Pocahontas PSD Could Face More Litigation
Slaty Fork, WV – The Pocahontas County Public Service District is preparing for negotiations with the West Virginia Department of Environmental Protection next month concerning its progress on a wastewater treatment solution for the Snowshoe area. And a new legal challenge may be on the horizon.
Before its regular monthly meeting Tuesday afternoon, the PSD spend two and a half hours in a closed work session with attorney Tom Michael to discuss legal and regulatory issues. If the DEP isn’t satisfied with the progress being made by the PSD, the utility could face a quarter million dollar fine and up to $75,000 for each day it is out of compliance, according to board member Amon Tracy.
But depending on the outcome of the negotiations in Charleston, the PSD learned Tuesday evening that it and the DEP could face litigation in Federal court from snowshoe homeowner and developer David Litsey.
“[The] DEP may or may not fine you,” said Litsey. “I as a citizen may file suit against the Department of Environmental Protection for failure to enforce. And I believe with all my heart, based upon the limited information that I have that you’re culpable as the living daylights and probably should be fined.”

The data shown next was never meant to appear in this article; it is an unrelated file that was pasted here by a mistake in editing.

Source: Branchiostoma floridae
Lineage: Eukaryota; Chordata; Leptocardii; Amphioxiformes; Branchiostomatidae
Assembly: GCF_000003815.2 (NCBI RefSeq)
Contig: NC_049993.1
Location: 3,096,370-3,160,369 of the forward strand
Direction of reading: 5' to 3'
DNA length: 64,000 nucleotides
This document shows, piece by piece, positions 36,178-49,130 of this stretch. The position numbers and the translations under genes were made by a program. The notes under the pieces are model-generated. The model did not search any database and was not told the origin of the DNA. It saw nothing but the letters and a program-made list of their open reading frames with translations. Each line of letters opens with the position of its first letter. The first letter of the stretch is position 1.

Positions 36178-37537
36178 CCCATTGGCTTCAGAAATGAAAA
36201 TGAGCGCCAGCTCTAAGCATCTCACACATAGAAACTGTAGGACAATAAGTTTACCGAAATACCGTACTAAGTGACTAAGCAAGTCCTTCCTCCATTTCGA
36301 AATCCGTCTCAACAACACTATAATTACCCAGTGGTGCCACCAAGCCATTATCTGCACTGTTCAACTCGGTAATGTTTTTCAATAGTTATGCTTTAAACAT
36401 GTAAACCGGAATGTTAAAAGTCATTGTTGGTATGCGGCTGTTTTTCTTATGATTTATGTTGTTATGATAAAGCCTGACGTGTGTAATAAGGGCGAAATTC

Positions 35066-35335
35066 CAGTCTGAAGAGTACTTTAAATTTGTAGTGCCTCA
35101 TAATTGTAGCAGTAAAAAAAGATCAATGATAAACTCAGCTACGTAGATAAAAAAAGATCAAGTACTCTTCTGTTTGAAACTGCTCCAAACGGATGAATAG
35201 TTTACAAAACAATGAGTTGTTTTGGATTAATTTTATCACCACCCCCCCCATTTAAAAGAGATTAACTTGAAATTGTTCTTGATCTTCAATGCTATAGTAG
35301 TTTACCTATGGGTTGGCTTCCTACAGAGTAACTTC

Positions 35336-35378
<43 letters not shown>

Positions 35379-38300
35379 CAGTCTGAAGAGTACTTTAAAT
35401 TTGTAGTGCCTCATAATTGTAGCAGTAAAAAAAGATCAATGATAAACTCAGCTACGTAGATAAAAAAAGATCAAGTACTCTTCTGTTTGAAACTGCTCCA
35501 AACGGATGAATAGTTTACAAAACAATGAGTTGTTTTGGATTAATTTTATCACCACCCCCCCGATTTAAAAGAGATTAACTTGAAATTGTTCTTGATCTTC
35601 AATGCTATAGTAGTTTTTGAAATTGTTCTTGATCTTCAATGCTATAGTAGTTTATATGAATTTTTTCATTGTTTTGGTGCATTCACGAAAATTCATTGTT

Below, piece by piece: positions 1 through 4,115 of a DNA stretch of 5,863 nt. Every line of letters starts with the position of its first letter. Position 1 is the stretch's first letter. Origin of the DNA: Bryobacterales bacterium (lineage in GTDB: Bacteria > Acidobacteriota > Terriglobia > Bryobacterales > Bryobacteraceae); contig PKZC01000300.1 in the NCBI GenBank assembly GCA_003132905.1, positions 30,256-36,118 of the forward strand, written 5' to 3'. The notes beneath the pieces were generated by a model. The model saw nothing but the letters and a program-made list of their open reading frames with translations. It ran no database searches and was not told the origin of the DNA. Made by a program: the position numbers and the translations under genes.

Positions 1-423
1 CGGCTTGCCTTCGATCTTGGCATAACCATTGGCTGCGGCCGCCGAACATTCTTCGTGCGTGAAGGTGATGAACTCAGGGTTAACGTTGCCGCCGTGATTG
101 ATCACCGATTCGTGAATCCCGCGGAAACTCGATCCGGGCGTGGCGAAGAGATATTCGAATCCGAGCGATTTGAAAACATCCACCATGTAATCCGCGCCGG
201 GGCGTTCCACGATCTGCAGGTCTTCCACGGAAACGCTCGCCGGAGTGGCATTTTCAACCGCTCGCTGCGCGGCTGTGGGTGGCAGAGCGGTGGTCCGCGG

“[The PSD] had the opportunity to correct the violations and chose not to,” Litsey continued. “Even with the resources available to correct the problem, you just chose not to do it.”
Litsey again urged the PSD to consider the alternative proposal for resort area wastewater treatment that was presented recently by David Rigby, the engineer behind the Silver Creek treatment plant. Litsey says Rigby’s plan is better suited to handling future growth in the valley below Snowshoe Mountain.
“It allows for a free and level playing field at the bottom (of the mountain),” Litsey said. “One person doesn’t own all the capacity. That opportunity doesn’t exist if you bring all the sewerage to one place.”
Litsey also contends that Rigby’s proposal offers a level of safety not available in the current proposal from Thrasher Engineering.
Tracy, who could provide the swing vote on the three-person board to change plans, says his biggest hesitation is the prospect of losing project funding from the Infrastructure and Jobs Development Council if the scope of the project changes. Tracy says he is waiting on a firm answer to this question from County Commission President Martin Saffer.